October 8, 2020

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Newsom touts ag in largely symbolic conservation order
Two weeks after his diesel ban sent farmers reeling, Gov. Gavin Newsom stood at an organic farm yesterday and hailed agriculture’s accomplishments while signing his next climate order.
“We can't forget about our ranchers; we can't forget about our farmers; we can't forget about agriculture here in the state of California,” said Newsom. “That's California's game that we do better than anybody else.”
While the order is vague on details, it commits California to conserving 30% of its land and coastal water by 2030, joining 38 countries in the “30 by 30” pledge. Newsom tasked his resource agencies with developing policy recommendations on how to accomplish this. That report is due in the final months of Newsom’s term.
Under the guidance, CDFA will protect pollinators and native species while promoting healthy soils to farmers and ranchers, similar to programs already in place. It did not allocate any funding or call for new regulations.
“We're not going to walk away from agriculture,” said Newsom. “We're not going to dismiss or deny agriculture's future in the state—quite the contrary.”

Newsom signed the order at Sierra Orchards in Winters.
California ag exports down 9%
The ongoing impacts of the pandemic have led to a drop of nearly 9% in agricultural exports from California compared to this time last year, according to a new report from Beacon Economics. The decline was about $500 million, dropping to nearly $1.6 billion.
“While the numbers are down, on a year-over-year basis, we are doing better than earlier in the year, and much better than the nation overall,” said Christopher Thornberg, a founding partner in the consulting firm.
Thornberg noted that imports to California have recovered even faster, indicating an economy that has improved dramatically in recent months.
Pence, Harris tangle on China trade war
California Sen. Kamala Harris used a debate Wednesday night with Vice President Mike Pence to go after the Trump administration’s trade policy, an issue that was barely mentioned in last week’s debate between President Donald Trump and former Vice President Joe Biden.
Harris asserted that the president had lost the trade war with China, destroying thousands of American jobs in the process and pushing farmers into bankruptcy. Pence shot back, “Lost the trade war with China? Joe Biden never fought it.” Pence also accused Biden of being a “cheerleader” for China.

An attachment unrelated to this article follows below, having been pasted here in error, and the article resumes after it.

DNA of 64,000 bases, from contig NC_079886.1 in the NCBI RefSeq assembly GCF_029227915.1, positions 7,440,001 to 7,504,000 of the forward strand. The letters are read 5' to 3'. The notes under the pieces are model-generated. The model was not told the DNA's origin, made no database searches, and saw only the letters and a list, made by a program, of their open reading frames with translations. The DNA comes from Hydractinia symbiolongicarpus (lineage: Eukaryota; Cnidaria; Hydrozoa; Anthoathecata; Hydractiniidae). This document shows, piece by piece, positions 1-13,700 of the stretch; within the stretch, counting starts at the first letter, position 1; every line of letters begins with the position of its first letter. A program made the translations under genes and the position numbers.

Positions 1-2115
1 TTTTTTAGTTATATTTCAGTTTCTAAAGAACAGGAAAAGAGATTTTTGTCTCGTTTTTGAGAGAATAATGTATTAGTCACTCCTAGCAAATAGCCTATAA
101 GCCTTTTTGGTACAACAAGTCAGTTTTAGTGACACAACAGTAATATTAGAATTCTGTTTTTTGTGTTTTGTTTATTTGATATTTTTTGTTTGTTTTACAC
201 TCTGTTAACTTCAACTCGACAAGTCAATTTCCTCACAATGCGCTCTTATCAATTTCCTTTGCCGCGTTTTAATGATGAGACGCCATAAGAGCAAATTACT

Harris also brought up farmers during an exchange over climate change policy, and she promised that the administration would make the climate issue a top priority. “Joe has seen and talked with the farmers in Iowa, whose entire crops have been destroyed because of floods,” Harris said.
Pence, for his part, pressed the GOP claim that Biden’s plan to rejoin the Paris climate accord and move away from fossil fuels would severely damage the U.S. economy. He insisted the U.S. has made “great progress” in reducing carbon emissions through “innovation” and the use of natural gas.
CFAP-2 numbers coming today
The first wave of data from the second round of the Coronavirus Food Assistance Program will be out today, according to Richard Fordyce, administrator of USDA’s Farm Service Agency.
He tells Agri-Pulse that FSA is “pleased with the progress of the numbers that we’re looking at” thus far.
“I don’t know that I’d want to put too much into where the applications are coming from and what-not, given that in some parts of the country, we’ve got pretty substantial harvest activity happening,” he said in an interview. “We’ve got a long way to go, but I think we’ve made really good progress.”
Keep in mind: USDA is estimating that the CFAP-2 payments will eventually total about $13 billion. This first report is likely to show only a fraction of that. The first round of CFAP distributed about $10.2 billion of the $16 billion that was originally budgeted.

Charpentier and Doudna
Women honored for pioneering CRISPR
The two scientists who discovered the gene-editing tool that has revolutionized crop development have been awarded the Nobel Prize for chemistry. Emmanuelle Charpentier of Germany and Jennifer Doudna of the University of California, Berkeley, developed the CRISPR-Cas9 method of precisely and relatively inexpensively altering the DNA of animals, plants and microrganisms.
“There is enormous power in this genetic tool, which affects us all. It has not only revolutionised basic science, but also resulted in innovative crops and will lead to ground-breaking new medical treatments,” said Claes Gustafsson, who chairs the Nobel Committee for Chemistry.
Under new USDA rules, new crop traits developed with CRISPR can be exempt from regulation, but the livestock sector has largely missed the benefit of the technology so far, because of the way the Food and Drug Administration regulates gene-edited animals.
The National Pork Producers Council used the Nobel announcement to repeat its call for USDA to take over regulation of gene-edited livestock. “The FDA’s proposed regulatory framework is unjustifiably cumbersome, slow and prohibitively expensive,” the group said.  
NPPC President Howard “A.V.” Roth, a hog farmer from Wisconsin, said, “If we don’t move oversight of gene edited livestock to the USDA, we will have ceded this promising technology to global competitors at the expense of American jobs and our nation’s global agricultural leadership position.” 
He said it:
“It's around biodiversity, it's around alternatives to synthetic fertilizers and new strategies on mulching and composting.” — Gov. Gavin Newsom, describing his executive order.

Spencer Chase, Steve Davies and Bill Tomson contributed to this report.

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